Think I'll go with the CA60's now, will probably be easier to fit them in the frame with boxes around them. And maybe the range will be pretty much the same since the weight of the quad bike will be less.
Been busy again today, I'm done cutting off parts of the frame now.
Upper engine mounts are gone as well now.
I will even out everything later on as I'll have to take everything apart anyway when the frame gets resprayed. Will be easier to reach those spots then.
Also still cut off the mount for the ignition coil. Wasn't really in the way off anything but it's no longer needed anyway.
Here's all the parts I cut off. The quad bike definately lost some weight already.
The battery tray might be placed back somewhere, still not sure if I want to keep using the lead acid battery for the 12V system. Thinking of getting 4 small 3.2V 10Ah lithium (LiFePo4) batteries and putting them in series. Much lighter, will last much longer and is even smaller with 4 of them together than the lead acid battery. But I will look into this later, the 12V wiring will be last on the list anyway.
Also checked again if the paper models fit well now. And they do.
Everything fits the way I want it now. There will just still be boxes around the batteries, hope there's enough space for these. Especially near the steering shaft, it'll be very tight there. For the rest I don't think I'll have any problems with it.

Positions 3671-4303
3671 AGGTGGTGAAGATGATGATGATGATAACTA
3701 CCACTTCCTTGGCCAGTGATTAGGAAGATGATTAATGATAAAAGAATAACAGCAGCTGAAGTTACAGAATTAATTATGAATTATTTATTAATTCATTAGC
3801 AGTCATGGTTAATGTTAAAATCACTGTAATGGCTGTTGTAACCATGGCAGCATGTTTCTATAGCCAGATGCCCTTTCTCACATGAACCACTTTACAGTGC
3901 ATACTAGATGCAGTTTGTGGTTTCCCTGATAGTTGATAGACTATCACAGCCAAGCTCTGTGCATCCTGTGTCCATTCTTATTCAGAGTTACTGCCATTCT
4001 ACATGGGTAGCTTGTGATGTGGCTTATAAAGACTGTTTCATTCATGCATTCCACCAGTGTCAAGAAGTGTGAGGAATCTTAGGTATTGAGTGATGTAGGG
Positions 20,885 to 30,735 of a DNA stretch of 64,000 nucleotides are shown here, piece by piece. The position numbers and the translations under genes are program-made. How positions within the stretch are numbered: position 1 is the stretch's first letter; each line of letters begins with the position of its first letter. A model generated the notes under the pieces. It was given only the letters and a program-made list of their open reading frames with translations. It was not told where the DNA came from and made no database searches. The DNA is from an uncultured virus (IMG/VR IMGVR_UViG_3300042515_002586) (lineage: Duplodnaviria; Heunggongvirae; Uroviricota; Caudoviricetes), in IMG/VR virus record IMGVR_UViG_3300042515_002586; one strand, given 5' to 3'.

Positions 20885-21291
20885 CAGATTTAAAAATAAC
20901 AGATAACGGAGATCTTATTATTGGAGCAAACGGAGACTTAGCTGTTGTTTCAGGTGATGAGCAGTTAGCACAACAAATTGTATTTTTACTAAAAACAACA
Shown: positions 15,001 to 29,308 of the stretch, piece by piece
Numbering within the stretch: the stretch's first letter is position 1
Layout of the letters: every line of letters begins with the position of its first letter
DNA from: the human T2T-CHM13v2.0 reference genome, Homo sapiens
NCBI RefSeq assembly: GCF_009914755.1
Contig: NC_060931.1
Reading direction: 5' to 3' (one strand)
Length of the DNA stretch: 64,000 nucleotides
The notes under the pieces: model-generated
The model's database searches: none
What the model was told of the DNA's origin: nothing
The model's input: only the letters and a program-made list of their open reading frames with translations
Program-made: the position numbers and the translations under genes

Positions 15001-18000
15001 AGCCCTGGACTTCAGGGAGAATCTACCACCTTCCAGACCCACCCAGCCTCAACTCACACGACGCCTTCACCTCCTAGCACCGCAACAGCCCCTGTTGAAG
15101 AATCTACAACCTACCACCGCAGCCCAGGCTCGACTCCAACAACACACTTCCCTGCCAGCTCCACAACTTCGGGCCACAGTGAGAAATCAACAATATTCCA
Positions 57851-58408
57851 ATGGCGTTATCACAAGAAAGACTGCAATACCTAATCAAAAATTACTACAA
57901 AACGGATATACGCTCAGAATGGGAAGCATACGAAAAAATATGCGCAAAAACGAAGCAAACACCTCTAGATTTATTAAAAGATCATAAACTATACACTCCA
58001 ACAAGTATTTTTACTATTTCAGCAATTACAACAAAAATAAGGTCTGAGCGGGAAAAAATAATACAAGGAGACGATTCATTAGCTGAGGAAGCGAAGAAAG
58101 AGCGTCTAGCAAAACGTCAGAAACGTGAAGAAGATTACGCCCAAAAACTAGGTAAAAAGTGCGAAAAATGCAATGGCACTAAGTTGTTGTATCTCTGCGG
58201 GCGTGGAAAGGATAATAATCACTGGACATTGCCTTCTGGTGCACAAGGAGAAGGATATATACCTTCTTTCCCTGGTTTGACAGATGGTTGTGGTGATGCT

Maybe I still have to cut off a small piece of the front engine mounts since it's a pretty tight fit there as well. But I can only see if this is needed when the battery boxes are done.
Posted on 10 January 2013 at 10:32 pm (CET)
Today I continued again cutting off some parts of the frame.
Upper plate for mounting the radiator is gone.
I must say it's a pretty solid frame. Took quite some effort to cut through it.
Bottom plate for mounting the radiator also gone.
Bottom engine mounts also gone.
Only the upper engine mounts left now and then I'll have to even out everything a bit with the rest of the frame.
Meanwhile I ordered the motor at LMC Ltd. and some other parts. Will probably get it within 2 weeks. The controller sadly had a delay so I still have to wait a bit longer for that. As for the batteries, I'm still waiting before I order them since I'm not sure yet if I will actually go with the CALB SE70's.
Posted on 4 January 2013 at 09:48 pm (CET)
Today I cut off a few parts that were in the way, also the battery tray.
Only had a small problem removing the battery tray. Couldn't cut it off completely because of the annoying angle so I tried bending it a bit to get it off. It worked, but sadly it also made a small hole in the frame. I'll have to get this welded up again. Hopefully this will give no further problems.
At least there's enough room for the motor now. The battery tray will probably just come a little higher, plenty of space there.
Still have to cut off the rear engine mounts and mounts for the radiator to create more room for the batteries. It's just that these are also placed at an annoying angle, can't really get to it easily. So I'll have to think about how to do this properly first.